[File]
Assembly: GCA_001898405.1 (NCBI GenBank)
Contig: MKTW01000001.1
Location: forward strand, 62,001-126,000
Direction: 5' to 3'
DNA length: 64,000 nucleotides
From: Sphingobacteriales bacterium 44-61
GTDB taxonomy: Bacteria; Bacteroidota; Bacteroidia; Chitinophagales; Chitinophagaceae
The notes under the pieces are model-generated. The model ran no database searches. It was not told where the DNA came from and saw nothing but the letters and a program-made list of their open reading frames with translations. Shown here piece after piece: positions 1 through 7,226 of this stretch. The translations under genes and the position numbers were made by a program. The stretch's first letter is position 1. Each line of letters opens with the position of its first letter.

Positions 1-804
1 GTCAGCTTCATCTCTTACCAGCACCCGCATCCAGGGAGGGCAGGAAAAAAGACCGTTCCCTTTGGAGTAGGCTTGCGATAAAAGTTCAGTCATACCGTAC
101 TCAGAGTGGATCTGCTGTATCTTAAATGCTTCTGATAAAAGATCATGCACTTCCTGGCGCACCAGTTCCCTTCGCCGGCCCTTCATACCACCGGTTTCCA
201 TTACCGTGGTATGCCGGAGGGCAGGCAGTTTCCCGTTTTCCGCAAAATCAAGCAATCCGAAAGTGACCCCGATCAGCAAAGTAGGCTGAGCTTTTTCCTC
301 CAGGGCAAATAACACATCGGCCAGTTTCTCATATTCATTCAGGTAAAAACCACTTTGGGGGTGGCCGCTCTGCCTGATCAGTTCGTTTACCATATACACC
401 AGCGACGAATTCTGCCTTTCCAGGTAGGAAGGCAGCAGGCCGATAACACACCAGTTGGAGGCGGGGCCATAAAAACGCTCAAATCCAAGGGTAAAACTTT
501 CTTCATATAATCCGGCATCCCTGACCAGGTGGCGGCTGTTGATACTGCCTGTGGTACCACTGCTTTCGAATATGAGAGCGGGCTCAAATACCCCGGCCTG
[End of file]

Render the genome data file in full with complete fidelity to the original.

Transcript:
Assembly: GCA_001898405.1 (NCBI GenBank)
Contig: MKTW01000001.1
Location: forward strand, 62,001-126,000
Direction: 5' to 3'
DNA length: 64,000 nucleotides
From: Sphingobacteriales bacterium 44-61
GTDB taxonomy: Bacteria; Bacteroidota; Bacteroidia; Chitinophagales; Chitinophagaceae
The notes under the pieces are model-generated. The model ran no database searches. It was not told where the DNA came from and saw nothing but the letters and a program-made list of their open reading frames with translations. Shown here piece after piece: positions 1 through 7,226 of this stretch. The translations under genes and the position numbers were made by a program. The stretch's first letter is position 1. Each line of letters opens with the position of its first letter.

Positions 1-804
1 GTCAGCTTCATCTCTTACCAGCACCCGCATCCAGGGAGGGCAGGAAAAAAGACCGTTCCCTTTGGAGTAGGCTTGCGATAAAAGTTCAGTCATACCGTAC
101 TCAGAGTGGATCTGCTGTATCTTAAATGCTTCTGATAAAAGATCATGCACTTCCTGGCGCACCAGTTCCCTTCGCCGGCCCTTCATACCACCGGTTTCCA
201 TTACCGTGGTATGCCGGAGGGCAGGCAGTTTCCCGTTTTCCGCAAAATCAAGCAATCCGAAAGTGACCCCGATCAGCAAAGTAGGCTGAGCTTTTTCCTC
301 CAGGGCAAATAACACATCGGCCAGTTTCTCATATTCATTCAGGTAAAAACCACTTTGGGGGTGGCCGCTCTGCCTGATCAGTTCGTTTACCATATACACC
401 AGCGACGAATTCTGCCTTTCCAGGTAGGAAGGCAGCAGGCCGATAACACACCAGTTGGAGGCGGGGCCATAAAAACGCTCAAATCCAAGGGTAAAACTTT
501 CTTCATATAATCCGGCATCCCTGACCAGGTGGCGGCTGTTGATACTGCCTGTGGTACCACTGCTTTCGAATATGAGAGCGGGCTCAAATACCCCGGCCTG